At the very beginning of my edition of The Wind in the Willows is a beautiful two-page map of Wild Wood and Surrounding Country. While it is an entirely separate animal world, we can venture into Wild Wood because we have a map showing the idyllic English countryside. The map maker outlines the objects in black and provides a large compass, which continues the illusion that this is a real place. The illustrator colours the map in varying depths of green. The watercolour medium allows the greens to soften and blend, rather dreamily, into a pleasant wash. Green represents nature, new beginnings, and freshness; these are all aspects Grahame wants to address in his book. Notice that there is little outside influence in this map. It is a self-contained world, sufficient unto itself. The outside world is mentioned, fleetingly, as “The Town” and is on the upper edge of the map, outside of the general perspective. We see each animal (Badger, Mole, Rat, Otter, and Toad) in his setting. Toad is motoring in his car, Otter is swimming, Mole and Badger are standing outside their homes. We see the barge—is that the Washer Woman?—hinting at adventure to come. We see Rat and Mole sculling on Ratty’s boat, but we do not see the weasels, ferrets, and stoats fighting at Toad Hall.  That would be too unpleasant to contemplate in this pastoral view of the world.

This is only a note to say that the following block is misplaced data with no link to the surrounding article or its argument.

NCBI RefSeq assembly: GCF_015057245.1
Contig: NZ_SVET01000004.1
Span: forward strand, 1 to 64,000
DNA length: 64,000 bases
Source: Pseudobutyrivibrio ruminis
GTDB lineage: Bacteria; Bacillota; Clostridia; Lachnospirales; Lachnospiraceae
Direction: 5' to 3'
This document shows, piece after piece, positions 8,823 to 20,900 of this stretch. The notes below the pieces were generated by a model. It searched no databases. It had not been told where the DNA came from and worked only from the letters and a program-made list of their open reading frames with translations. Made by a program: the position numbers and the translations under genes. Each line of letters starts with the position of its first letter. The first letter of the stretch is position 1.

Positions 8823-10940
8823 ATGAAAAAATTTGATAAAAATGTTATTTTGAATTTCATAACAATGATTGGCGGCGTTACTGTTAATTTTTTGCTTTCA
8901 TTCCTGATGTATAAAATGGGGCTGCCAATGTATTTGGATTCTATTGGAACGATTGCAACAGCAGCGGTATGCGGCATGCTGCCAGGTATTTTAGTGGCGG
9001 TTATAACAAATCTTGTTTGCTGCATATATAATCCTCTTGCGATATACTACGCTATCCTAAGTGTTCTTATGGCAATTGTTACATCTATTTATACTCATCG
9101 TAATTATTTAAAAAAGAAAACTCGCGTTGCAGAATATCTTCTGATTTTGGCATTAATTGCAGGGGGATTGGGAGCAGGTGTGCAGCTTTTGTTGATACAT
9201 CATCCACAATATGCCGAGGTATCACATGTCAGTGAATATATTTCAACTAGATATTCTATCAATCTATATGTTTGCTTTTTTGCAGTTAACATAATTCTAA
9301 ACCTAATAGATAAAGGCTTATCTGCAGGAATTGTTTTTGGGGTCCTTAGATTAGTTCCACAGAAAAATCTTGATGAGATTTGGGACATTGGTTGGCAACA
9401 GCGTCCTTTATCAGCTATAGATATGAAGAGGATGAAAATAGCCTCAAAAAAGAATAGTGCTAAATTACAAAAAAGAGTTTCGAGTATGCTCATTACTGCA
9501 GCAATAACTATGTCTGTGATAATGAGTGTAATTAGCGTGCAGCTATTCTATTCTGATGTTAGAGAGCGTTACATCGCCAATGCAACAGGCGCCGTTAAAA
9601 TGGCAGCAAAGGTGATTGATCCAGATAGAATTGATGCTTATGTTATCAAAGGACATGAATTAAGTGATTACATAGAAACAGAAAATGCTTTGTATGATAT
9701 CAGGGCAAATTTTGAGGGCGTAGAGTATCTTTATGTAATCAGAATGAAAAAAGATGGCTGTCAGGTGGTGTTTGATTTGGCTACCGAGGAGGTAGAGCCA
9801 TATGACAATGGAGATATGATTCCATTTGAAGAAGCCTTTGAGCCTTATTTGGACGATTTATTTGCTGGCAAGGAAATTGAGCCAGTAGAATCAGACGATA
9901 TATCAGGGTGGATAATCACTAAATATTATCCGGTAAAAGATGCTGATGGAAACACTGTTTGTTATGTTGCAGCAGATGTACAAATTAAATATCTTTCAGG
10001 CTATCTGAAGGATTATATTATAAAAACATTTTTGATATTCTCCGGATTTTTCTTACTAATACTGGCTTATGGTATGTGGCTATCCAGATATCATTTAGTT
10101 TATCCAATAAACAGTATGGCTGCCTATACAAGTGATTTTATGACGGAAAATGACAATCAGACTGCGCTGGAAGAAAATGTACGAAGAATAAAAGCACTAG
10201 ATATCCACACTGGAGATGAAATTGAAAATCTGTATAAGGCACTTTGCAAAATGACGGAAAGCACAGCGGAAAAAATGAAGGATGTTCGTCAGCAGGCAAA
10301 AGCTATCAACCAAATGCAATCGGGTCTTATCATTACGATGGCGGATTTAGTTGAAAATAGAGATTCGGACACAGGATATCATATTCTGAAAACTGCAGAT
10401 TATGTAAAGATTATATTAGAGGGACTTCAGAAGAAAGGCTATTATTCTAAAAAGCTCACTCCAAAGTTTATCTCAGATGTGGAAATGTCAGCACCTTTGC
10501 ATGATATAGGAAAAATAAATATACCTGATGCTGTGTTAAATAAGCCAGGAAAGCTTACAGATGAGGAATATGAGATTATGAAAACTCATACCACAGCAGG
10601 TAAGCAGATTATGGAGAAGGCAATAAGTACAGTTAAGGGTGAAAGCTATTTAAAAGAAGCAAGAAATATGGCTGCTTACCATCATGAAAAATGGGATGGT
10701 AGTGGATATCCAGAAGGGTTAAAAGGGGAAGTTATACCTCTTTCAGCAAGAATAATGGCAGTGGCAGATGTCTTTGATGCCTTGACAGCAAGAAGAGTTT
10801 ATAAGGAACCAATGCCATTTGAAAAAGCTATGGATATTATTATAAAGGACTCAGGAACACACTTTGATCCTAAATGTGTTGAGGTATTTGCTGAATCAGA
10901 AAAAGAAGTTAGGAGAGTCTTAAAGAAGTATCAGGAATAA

Although Wild Wood is but a small part of the world, it figures largely in the River-Bankers’ lives, so much so that the mapmaker names his map for this section of the world. Rat describes the inhabitants there as being “all right in a way—I’m very good friends with them—pass the time of day when we meet, and all that—but they break out sometimes…you can’t really trust them, and that’s the fact” (Grahame 19). No individual weasel or stoat has a name; we know them as members of a collective. Because we do not know them, it is easier to objectify and demonize them. Mary Louise Pratt describes how Linnaeus’s systematizing of nature categorizes “homo sapiens and homo monstrosus” (32). Homo sapiens are divided into six categories: Wild Man, American, European, Asiatic, African, and Monster. In the case of Wild Wood, the stoats and weasels are the Socialist Lunatics who create anarchy at Toad Hall. Rat, Mole, Otter, Toad, and Badger are the named “Europeans” against whom the “Monster” stoats and weasels are compared. This creates their feeling of superiority and ownership. They are the landowners who live in comfort as members of the aristocracy. 

“Those were golden days” – Nancy Barnhart, 1922